WARF: P02161US

High-Speed Computed Tomography System Using a Spherical Anode for Improved Medical Imaging


Charles Mistretta, Thomas (Rock) Mackie

The Wisconsin Alumni Research Foundation (WARF) is seeking commercial partners interested in developing an X-ray computed tomography system that uses a spherical anode to rapidly measure in three dimensions.
OVERVIEWComputed tomography (CT) is a medical imaging method that creates 3-D images from a large set of 2-D images by measuring the attenuation of an X-ray beam’s signal that is directed transversely through the patient. Both the X-ray source and detector array are mounted on a gantry and rotated around the patient. Radial measurements, or “projections,” are taken at various angles in a transverse plane to make up a “projection set” forming a 2-D cross-sectional image.

The time required to collect projection data for conventional fan-beam CT can be substantial and may even preclude its use when large volumes need to be monitored in real-time or during unavoidable patient motion. Two solutions to decrease required time include continuous spiral/helical CT scans and the use of wider fan beams. The rotational speed of the gantry is still a limiting factor for these solutions. It has been addressed by the use of an electron beam that scans a hemi-cylindrical anode array to simulate the X-ray source rotating around the patient, which leaves no mechanical movement as a limiting factor. However, this technique still limits the CT scan to just planar data collection.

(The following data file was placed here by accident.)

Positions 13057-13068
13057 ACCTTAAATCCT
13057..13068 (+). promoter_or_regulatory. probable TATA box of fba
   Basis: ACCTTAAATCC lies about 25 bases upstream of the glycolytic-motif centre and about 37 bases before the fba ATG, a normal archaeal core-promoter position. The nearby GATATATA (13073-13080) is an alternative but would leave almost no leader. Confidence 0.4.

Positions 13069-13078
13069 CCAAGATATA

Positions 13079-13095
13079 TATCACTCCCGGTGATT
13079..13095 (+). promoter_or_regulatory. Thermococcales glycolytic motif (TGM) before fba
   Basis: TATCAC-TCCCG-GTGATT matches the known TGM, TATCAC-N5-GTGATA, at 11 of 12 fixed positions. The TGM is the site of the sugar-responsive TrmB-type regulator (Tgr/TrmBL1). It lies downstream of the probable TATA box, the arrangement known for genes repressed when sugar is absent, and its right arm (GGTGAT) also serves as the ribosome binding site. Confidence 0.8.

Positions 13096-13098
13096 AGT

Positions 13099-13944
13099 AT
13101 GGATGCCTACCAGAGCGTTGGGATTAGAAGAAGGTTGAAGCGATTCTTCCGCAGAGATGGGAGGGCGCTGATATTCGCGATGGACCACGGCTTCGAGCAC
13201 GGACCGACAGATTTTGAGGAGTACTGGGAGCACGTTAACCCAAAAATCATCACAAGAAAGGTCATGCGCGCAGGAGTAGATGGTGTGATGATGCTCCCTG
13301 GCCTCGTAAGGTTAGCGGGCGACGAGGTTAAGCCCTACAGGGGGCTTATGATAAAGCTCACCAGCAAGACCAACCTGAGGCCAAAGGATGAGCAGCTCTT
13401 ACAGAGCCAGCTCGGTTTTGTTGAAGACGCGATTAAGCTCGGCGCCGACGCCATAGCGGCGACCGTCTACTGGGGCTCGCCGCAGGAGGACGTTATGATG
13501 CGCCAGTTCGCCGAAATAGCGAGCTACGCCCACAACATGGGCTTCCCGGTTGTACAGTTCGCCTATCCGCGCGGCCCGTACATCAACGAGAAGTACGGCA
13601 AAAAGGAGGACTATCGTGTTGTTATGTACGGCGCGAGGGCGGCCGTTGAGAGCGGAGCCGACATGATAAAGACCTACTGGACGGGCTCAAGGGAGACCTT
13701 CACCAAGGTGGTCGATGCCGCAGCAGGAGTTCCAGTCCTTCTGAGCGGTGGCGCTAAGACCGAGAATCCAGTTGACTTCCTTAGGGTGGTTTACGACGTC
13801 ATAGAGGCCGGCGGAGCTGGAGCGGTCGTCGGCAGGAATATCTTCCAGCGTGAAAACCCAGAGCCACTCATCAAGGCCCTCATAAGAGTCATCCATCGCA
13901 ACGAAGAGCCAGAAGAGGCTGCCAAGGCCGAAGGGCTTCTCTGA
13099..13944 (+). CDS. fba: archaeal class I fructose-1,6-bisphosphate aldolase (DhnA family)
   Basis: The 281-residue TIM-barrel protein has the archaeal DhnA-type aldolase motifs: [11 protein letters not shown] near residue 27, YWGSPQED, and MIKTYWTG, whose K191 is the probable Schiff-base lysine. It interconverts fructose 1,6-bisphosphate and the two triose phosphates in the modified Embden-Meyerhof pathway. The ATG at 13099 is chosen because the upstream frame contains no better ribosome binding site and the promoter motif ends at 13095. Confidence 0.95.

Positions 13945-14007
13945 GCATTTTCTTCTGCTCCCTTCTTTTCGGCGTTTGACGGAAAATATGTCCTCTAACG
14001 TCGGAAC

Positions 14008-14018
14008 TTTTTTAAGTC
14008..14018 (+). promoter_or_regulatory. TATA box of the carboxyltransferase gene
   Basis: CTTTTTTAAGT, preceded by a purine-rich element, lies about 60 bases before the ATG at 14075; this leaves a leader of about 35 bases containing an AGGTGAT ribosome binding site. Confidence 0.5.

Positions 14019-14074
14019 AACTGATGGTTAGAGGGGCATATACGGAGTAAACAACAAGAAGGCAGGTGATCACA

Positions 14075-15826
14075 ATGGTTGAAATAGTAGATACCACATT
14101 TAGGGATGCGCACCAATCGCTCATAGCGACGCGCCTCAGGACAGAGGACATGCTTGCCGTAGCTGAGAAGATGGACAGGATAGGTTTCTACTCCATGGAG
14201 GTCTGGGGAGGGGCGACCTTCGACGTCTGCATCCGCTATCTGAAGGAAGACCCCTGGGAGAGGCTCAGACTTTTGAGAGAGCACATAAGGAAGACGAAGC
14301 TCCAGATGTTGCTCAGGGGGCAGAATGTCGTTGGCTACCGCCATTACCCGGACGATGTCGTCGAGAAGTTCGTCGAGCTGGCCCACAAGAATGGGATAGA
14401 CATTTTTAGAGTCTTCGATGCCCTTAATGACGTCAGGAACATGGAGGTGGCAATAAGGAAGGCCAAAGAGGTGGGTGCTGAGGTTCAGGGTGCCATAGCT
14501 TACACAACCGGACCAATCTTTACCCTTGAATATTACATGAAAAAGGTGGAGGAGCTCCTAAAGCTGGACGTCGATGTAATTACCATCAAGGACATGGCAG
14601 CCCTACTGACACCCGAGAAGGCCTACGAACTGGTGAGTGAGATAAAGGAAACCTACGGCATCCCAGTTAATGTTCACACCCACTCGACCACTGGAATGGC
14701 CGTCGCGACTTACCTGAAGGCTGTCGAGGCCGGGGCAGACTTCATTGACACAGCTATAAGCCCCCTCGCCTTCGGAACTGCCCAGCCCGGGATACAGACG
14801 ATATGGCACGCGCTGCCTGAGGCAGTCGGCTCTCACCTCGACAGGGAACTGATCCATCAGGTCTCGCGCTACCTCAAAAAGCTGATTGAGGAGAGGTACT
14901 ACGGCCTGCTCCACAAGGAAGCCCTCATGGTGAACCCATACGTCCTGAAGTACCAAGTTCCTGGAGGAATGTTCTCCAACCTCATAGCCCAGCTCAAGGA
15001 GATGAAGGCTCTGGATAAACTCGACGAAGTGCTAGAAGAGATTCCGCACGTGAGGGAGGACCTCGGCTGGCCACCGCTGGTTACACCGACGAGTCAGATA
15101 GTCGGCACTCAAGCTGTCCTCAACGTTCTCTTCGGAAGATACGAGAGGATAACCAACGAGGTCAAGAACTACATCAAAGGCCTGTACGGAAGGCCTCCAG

THE INVENTIONUW–Madison researchers have developed an X-ray tomographic system that uses a virtual spherical anode to break free of conventional planar CT data acquisition by acquiring 3-D projections. Instead of measuring radially in one plane, data is measured radially in a 3-D starburst pattern. This process provides a number of benefits, including the ability to collect missing X-ray beam data that has left the intended plane of interest, flexibility in projection angle selection to minimize or measure tissue motion, and the ability to rapidly collect sparse projection sets for large volumes on a real-time basis.

The X-ray tomographic system would consist of a patient support, an X-ray source, a multi-element detector, and a controller. Next to the patient support is the X-ray source, which consists of an electron gun and a spherical anode in between the patient support and the gun. Opposite the anode from the patient support is the multi-element detector that receives the X-rays. The multi-element detector and the X-ray source communicate via the controller, which steers the electron gun across the spherical anode to acquire a series of projection sets over a range of latitudinal and longitudinal angles.
  • Provides X-ray tomographic scans for medical imaging of patients
  • Collects missing data due to beam divergence without the need to scan multiple planes
  • Increases flexibility in projection angle selection to minimize or measure tissue motion
  • Rapidly collects sparse projection sets for large volume imaging on a real-time basis without being constrained to a helical or orbital acquisition sequence
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For current licensing status, please contact Jeanine Burmania at or 608-960-9846.
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